Do you have a question you’d like to ask the author? Please do so in the comment section, and she’ll respond. Welcome Umari!

 

13 Replies to “Book Tour: Umari Ayim’s Guardian of the Fall”

  1. Hello Umari, thank you for joining us today. I thoroughly enjoyed your book. I think i’d like to start with the first thing that struck me about it. it’s the pressure on Ken to marry. We don’t see a lot of this, especially with young men, the African culture particularly puts pressure on women to marry and procreate, but here we see Ken in exactly the same shoes. Erom on the other hand, has no pressure whatsoever from her parents to marry. Was this a deliberate upsetting of the stereotype?

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    1. Hello Lola, thanks for your question. Yes, it was deliberate. Writing Guardian of the Fall was an opportunity for me to question this stereotype and every other stereotype concerning the roles of women in the society. By putting the shoe on the other foot in this instance and many other instances in the book, I try to challenge antiquated or set notions about the functions of the two sexes in society.

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    1. Thanks for your question Nnenna. Glad you have read my previous works. And no, this story is different from Born Again because the latter focuses on reincarnation, love and second chances while Guardian of the Fall discusses a range of subjects including tradition, identity, creationism, corruption, environmental degradation, love and sexuality.

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      1. As stated in my answer to Nnenna, I like to ponder on the subject of the supernatural and all other matters relating to it. This inspires many of my works. As for the second question, it is a tricky one because I believe that man is wholly responsible for whatever action s/he takes but I also hold the belief that man has a divine nature and is a force, so his actions are inspired by the divine. So yes, there are ‘forces’ guiding human choices.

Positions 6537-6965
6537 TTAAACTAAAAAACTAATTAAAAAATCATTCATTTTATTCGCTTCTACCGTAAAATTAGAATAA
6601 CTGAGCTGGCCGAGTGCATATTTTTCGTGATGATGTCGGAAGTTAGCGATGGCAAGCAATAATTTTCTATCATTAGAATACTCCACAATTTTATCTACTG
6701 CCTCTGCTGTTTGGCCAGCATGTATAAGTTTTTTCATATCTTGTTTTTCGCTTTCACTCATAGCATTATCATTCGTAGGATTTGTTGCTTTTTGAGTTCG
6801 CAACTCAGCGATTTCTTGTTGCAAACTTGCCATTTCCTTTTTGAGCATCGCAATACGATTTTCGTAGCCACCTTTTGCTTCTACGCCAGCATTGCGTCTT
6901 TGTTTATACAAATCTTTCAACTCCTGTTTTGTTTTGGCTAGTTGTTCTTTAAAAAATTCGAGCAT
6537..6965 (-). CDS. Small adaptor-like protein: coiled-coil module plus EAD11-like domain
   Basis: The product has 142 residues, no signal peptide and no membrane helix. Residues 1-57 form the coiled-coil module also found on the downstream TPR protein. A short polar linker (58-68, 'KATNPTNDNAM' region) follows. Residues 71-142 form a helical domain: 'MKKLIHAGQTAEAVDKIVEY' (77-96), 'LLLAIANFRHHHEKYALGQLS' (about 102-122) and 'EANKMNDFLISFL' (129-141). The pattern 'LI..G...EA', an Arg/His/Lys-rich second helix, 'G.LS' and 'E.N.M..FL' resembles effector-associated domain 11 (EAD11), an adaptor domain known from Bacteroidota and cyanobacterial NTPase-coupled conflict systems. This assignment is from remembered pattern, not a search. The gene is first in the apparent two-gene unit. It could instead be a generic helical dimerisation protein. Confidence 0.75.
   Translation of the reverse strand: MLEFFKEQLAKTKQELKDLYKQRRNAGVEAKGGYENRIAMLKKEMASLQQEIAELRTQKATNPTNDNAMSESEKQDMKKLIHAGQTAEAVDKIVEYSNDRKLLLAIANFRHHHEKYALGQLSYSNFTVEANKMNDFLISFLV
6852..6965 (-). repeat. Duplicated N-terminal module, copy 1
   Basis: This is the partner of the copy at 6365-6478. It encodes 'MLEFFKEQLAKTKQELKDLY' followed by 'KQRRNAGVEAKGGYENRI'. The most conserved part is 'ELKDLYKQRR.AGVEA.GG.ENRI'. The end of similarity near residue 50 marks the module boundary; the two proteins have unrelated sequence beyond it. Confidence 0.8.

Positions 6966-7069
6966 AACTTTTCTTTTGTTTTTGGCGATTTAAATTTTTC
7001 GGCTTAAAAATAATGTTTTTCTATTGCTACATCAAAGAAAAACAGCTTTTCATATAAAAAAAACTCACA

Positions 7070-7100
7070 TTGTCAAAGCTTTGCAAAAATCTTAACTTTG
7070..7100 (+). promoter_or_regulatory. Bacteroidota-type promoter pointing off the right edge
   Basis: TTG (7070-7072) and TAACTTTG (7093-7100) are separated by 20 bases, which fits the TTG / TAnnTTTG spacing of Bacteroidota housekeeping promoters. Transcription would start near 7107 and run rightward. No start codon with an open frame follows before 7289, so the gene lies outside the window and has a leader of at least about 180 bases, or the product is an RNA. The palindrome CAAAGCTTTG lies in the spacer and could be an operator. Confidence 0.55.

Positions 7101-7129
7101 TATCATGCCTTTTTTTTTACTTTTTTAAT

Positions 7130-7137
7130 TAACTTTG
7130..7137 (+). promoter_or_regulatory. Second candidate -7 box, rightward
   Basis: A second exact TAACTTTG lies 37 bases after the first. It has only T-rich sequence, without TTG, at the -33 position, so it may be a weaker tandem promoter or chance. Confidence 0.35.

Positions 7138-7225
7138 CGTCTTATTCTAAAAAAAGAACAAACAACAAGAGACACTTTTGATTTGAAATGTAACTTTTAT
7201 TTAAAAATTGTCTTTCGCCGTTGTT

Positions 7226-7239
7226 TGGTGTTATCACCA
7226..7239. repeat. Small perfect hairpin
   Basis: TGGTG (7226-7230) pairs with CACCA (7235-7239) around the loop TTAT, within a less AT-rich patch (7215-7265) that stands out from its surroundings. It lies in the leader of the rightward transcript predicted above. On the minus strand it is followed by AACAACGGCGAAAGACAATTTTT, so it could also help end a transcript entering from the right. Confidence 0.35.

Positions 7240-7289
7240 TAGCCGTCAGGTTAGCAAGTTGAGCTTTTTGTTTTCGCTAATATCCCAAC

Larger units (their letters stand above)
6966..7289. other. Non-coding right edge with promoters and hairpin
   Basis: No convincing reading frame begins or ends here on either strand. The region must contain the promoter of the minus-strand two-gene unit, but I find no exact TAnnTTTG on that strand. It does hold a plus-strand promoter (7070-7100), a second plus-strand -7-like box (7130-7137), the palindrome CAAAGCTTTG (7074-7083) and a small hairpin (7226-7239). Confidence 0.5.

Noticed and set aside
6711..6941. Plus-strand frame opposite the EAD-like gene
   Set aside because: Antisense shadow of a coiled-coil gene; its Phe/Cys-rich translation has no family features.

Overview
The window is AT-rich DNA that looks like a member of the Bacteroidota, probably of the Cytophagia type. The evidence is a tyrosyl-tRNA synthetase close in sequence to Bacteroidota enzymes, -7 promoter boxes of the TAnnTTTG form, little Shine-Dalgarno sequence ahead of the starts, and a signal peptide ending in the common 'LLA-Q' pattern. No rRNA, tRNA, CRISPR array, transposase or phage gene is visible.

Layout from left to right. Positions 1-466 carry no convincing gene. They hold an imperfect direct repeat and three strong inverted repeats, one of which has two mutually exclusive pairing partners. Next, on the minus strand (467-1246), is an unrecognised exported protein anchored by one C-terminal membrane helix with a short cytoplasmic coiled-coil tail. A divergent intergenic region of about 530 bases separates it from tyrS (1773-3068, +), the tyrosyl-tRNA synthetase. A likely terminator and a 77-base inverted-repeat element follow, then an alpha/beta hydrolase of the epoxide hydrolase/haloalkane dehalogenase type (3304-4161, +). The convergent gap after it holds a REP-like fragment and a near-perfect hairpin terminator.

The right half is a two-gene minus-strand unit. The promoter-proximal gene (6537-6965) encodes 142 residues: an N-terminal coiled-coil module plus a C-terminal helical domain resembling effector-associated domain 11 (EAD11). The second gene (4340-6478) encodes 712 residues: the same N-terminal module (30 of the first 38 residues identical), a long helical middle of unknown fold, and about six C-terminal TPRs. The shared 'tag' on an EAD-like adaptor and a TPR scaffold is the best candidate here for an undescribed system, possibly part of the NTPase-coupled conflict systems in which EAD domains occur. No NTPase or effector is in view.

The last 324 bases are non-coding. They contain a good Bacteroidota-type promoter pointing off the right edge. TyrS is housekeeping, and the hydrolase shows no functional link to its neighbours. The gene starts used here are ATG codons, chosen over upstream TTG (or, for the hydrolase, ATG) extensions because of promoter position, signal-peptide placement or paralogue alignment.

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    1. I have always been intrigued by the supernatural, religion and many questions left unanswered by science. My ideas come from ruminating on these subjects in my quiet time. On whether they are real, I like to feel that they are.

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  2. I also noticed the theme of what I’d like to call Parental Expectations. We see this with Ken and his parents, Erom and her mother (in fact her family), Jata and her mother and with Ofem and his father. You show how the characters are greatly affected by the expectations of their parents and how this forces them to make significant choices. Is this something you really wanted to make a statement about? Did your emphasis of this theme stem from a personal experience?

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    1. Yes, this is something I wanted to discuss. Many children are forced to live the dreams of their parents instead of their own dreams. This is can cause children to feel unduely pressured to take decisions that leave them unfulfilled.

      Well, my emphasis did not stem from a personal experience as I was allowed to pursue my dreams even as a young child but very few parents allow this, especially in the traditional African setting. I felt compelled to discuss the issue because of this.

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      1. I agree this is an issue, and one of the reasons why I like the fact that you explored this subject is the problem of identity crises that these characters eventually had to deal with. Somehow, because of the influence of their parents, all of them struggled with who they truly were and who they were expected to be. On the flip side though, we see how especially with Erom and Ken, the influence or wisdom of their parents helped them to find their true identity. Erom’s mother tells her that “there will be questions in life that will never be answered” and that she will find her “answers one day just as i found mine”. I found this interesting, you seemed to want to strike a balance in accepting parental guidance.